How To: Install iOS 10 Beta on Your iPhone, iPod Touch, or iPad

iOS 10 will be launching in the fall for consumers, but developers can use iOS 10 starting today with the first beta. If you are not a developer there is still a way to get it on your device but keep in mind that beta software is buggy and could cause issues with apps and battery life. If you want your device to remain fully functional I would suggest staying away from the first couple of beta releases. You can sign up and wait to get into the public beta like Apple did last year. The good thing about the public beta is that Apple doesn’t release a version until it’s more stable to avoid any major problems. The public beta program also doesn’t require you to register your UDID or do anything manually as it gets pushed directly to your device; you can sign up for the public beta here once iOS 10 is announced on the 13th of this month.

Backup Your Device

Before doing all of this make sure to completely back up your device just to be safe. I’ve never had any issues when updating to a beta but it’s best to take as many precautions beforehand to avoid any problems if something goes wrong. You also want to make sure your device’s UDID is registered in Apple Servers as a developer device. There are many places that can register your UDID, we do it for $4. Do not install the beta before registering your device somewhere as it could cause your device to brick and Apple will not help you as that is not covered with warranty.

Finding Your UDID

You Can Find Your UDID by:
-Launching iTunes and connecting your iPhone.
-In the top pane, click on the little icon of your device. Locate where it shows name, phone number, & serial number.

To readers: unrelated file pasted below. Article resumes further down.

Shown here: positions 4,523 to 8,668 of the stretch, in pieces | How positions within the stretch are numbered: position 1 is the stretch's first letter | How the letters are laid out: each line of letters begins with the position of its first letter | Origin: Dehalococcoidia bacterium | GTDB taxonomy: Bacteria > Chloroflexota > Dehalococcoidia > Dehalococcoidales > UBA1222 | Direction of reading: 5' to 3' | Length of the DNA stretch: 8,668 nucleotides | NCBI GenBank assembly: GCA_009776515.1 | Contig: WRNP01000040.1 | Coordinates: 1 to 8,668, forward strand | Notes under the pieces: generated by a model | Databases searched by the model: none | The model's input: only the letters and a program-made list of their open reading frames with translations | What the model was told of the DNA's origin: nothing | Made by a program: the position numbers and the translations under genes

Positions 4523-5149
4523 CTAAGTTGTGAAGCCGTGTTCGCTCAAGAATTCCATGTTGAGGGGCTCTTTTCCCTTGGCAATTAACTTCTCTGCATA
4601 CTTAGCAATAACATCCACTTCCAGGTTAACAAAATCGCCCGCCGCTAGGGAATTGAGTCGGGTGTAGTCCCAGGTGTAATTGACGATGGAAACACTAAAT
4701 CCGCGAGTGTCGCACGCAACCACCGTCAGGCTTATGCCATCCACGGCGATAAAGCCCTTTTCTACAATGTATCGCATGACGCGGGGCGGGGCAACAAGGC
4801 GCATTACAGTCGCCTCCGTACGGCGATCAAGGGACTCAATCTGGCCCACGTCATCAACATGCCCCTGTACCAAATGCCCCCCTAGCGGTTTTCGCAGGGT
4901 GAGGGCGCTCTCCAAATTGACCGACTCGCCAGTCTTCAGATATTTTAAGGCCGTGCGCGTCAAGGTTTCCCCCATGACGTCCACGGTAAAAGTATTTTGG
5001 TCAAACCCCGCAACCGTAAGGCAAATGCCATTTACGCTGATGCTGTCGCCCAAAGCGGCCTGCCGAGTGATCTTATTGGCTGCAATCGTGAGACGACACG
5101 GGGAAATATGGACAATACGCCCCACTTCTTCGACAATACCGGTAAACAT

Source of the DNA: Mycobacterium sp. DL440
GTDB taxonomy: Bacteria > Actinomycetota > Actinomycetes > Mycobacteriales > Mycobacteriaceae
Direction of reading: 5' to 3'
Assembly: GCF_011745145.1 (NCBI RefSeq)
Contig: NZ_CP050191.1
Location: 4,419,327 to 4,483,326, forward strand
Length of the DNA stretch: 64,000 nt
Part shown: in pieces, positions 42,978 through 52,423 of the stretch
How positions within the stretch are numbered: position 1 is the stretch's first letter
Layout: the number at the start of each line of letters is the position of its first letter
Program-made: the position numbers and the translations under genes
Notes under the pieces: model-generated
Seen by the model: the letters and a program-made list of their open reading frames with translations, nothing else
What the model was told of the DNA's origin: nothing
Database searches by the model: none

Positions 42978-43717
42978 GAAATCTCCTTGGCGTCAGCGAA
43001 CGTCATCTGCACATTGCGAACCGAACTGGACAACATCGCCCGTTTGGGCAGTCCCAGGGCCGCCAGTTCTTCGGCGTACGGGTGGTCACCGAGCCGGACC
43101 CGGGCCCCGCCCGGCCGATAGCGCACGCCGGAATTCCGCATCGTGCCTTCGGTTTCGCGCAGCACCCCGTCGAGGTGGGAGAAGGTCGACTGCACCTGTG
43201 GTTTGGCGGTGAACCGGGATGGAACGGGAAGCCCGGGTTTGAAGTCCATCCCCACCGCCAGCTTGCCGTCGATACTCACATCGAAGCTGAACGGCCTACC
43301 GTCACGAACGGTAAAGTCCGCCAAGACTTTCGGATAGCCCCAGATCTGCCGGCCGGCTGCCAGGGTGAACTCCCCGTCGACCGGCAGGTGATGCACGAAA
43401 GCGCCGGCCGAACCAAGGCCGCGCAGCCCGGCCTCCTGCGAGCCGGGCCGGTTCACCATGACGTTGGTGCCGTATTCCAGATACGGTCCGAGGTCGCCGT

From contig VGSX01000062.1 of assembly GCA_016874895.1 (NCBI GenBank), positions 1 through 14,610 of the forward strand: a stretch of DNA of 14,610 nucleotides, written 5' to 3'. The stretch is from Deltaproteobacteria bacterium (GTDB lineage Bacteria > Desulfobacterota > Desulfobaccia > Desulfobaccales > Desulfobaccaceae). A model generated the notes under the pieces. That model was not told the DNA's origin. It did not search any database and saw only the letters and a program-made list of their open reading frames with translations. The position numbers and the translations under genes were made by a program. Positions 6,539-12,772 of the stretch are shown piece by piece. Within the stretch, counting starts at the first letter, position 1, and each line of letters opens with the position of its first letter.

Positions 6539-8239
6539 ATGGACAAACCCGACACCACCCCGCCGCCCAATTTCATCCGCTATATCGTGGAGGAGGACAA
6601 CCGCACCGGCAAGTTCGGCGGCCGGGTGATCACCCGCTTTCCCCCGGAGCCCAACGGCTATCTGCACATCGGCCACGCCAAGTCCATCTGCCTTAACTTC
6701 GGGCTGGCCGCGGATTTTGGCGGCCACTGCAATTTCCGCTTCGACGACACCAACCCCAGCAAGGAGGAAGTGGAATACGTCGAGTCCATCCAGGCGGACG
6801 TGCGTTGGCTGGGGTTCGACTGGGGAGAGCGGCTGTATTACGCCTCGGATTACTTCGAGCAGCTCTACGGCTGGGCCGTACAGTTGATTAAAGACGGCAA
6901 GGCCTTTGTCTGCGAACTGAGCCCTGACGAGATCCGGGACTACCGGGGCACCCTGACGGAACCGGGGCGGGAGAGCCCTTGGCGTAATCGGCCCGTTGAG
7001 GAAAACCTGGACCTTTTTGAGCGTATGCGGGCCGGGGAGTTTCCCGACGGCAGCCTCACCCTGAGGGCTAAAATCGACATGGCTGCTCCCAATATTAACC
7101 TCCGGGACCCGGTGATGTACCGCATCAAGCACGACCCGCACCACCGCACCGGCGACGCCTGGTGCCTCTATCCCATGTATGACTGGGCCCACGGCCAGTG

-Reveal the UDID by clicking on the Serial Number. You should now see a long string of characters.

To get the iOS 10 onto your iDevice you’ll need to:

  1. Download the latest version of iTunes, MacOS, Xcode & Make Sure your UDID is Registered
  2. Download/install the iOS 10 Configurator Profile (LINK) Just send it to your phone via email and click on it. If that doesn’t work then send it via Airdrop.
  3. Download iOS 10 firmware for iPhone/iPad/iPod Touch from this link –> iOS 10 Download Links
  4. Open iTunes and connect your iDevice via a USB cable
  5. Select your device from the top navigation pane on iTunes
  6. Hold down the Shift (Windows) or Alt/Option (Mac) key and hit the update or restore (depending on what you prefer) button on iTunes
  7. Browse and select the downloaded iOS 10 IPSW file.
  8. The iOS 10 beta installation will begin. Don’t disconnect your device or close iTunes until iOS 10 has been installed on the device!

Here is Our Installation Video from Last Year but It’s the Same Process with iOS 10:

Fake iPhone 6s Unboxed and Compared to Real iPhone 6s [Video]

We got our hands on China’s latest iPhone 6s clone/counterfeit. The latest clone is a full on smartphone that is running a heavily skinned version of Android. While both devices have some very different physical and software features, anyone who hasn’t seen one in real life could be easily fooled on sites like eBay and Rakuten so be careful when purchasing on online marketplaces!

Here is a quick comparison video showing some of the aspects that make the Fake iPhone 6s so different from Apple’s iPhone 6s. The fake in the video is the Space Gray while the real is the Rose Gold.

 

Here is a longer video which includes unboxing the fake iPhone 6s and showing some of the apps the fake iPhone 6s comes with:

 

Here are some of the Specs of the Fake iPhone 6s as detailed by the manufacturer:

* Display Size: 5.5
* ROM: 32GB
* Model: No model
* RAM: 1GB
* Display Resolution: 960×540
* CPU: Quad Core
* Features: 
with MP3 with Touch Screen Gravity Response Video Player with WiFi Color Screen Back Camera Google Play Store Fingerprint with TV Back Touch Smart Wake with FM Radio With Ebook with GPS Front Camera MMS
* Camera Pixels: 8.0MP
* Operation System: Android
* Sim Card: Nano Card
* Battery(mAH): 1500mAh
* Chinese Brand: No Brand
* Network: GSM900 GSM1800 WCDMA GSM1900 GSM850
* Language: 
Portugal Vietnamese Danish Greece French Indonesia Finnish Chinese Hungarian India Russian Czech Malay Filipino Italian Slovak Spanish Persian Dutch English Norwegian Turkish Arabic Polish Thai Romanian German Swedish Hebrew Bulgarian